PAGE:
This paper presents a supervised variable selection method applied to regression problems. This method selects the variables applying a hierarchical clustering strategy based on information measures. The proposed technique can be applied to single-output regression datasets, and it is extendable to multi-output [...] Read more.
This paper presents a supervised variable selection method applied to regression problems. This method selects the variables applying a hierarchical clustering strategy based on information measures. The proposed technique can be applied to single-output regression datasets, and it is extendable to multi-output datasets. For single-output datasets, the method is compared against three other variable selection methods for regression on four datasets. In the multi-output case, it is compared against other state-of-the-art method and tested using two regression datasets. Two different figures of merit are used (for the single and multi-output cases) in order to analyze and compare the performance of the proposed method. Full article
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Open AccessArticle Interventionism in Statistical Mechanics
Entropy 2012, 14(2), 344-369; doi:10.3390/e14020344
Received: 13 January 2012 / Revised: 9 February 2012 / Accepted: 9 February 2012 / Published: 17 February 2012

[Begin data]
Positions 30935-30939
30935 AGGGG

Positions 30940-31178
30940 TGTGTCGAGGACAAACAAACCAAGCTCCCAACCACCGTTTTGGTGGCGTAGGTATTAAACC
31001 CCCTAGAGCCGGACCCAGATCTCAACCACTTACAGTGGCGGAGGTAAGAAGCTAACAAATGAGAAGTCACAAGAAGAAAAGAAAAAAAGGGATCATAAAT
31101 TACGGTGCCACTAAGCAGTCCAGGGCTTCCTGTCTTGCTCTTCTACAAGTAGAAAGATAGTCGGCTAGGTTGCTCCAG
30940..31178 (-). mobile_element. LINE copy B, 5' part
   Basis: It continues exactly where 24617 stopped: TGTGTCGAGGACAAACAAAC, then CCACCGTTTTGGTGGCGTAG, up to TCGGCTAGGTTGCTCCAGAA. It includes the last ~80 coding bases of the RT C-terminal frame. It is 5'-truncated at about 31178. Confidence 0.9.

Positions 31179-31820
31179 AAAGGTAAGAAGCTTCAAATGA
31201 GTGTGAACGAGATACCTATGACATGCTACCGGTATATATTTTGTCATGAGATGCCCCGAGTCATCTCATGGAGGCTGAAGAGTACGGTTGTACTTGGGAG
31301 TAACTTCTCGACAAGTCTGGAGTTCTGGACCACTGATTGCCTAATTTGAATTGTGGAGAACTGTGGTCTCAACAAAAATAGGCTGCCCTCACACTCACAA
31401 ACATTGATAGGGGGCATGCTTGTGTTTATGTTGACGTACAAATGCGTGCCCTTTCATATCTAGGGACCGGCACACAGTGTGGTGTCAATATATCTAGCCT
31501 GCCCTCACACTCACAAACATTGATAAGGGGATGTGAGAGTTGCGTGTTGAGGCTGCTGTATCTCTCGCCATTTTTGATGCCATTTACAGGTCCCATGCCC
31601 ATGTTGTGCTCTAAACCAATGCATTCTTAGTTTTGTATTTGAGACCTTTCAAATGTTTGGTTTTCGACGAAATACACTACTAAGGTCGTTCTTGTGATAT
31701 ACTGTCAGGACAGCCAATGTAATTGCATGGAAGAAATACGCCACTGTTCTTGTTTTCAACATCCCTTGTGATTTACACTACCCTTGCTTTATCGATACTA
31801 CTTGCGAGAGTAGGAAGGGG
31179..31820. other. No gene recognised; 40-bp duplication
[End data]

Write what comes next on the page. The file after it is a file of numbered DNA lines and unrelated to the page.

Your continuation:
PDF Full-text (135 KB) | HTML Full-text | XML Full-text
Abstract
I defend the idea that the fact that no system is entirely isolated (“Interventionism”) can be used to explain the successful use of the microcanonical distribution in statistical mechanics. The argument turns on claims about what is needed for an adequate explanation [...] Read more.
I defend the idea that the fact that no system is entirely isolated (“Interventionism”) can be used to explain the successful use of the microcanonical distribution in statistical mechanics. The argument turns on claims about what is needed for an adequate explanation of this fact: I argue in particular that various competing explanations do not meet reasonable conditions of adequacy, and that the most striking lacuna in Interventionism—its failure to explain the “arrow of time”—is no real defect. Full article
(This article belongs to the Special Issue Arrow of Time)
Open AccessArticle Optimal Design of ORC Systems with a Low-Temperature Heat Source
Entropy 2012, 14(2), 370-389; doi:10.3390/e14020370
Received: 5 December 2011 / Revised: 30 January 2012 / Accepted: 8 February 2012 / Published: 21 February 2012
Cited by 16 | PDF Full-text (399 KB) | HTML Full-text | XML Full-text
Abstract
A numerical model of subcritical and trans-critical power cycles using a fixed-flowrate low-temperature heat source has been validated and used to calculate the combinations of the maximum cycle pressure (Pev) and the difference between the source temperature and the maximum [...] Read more.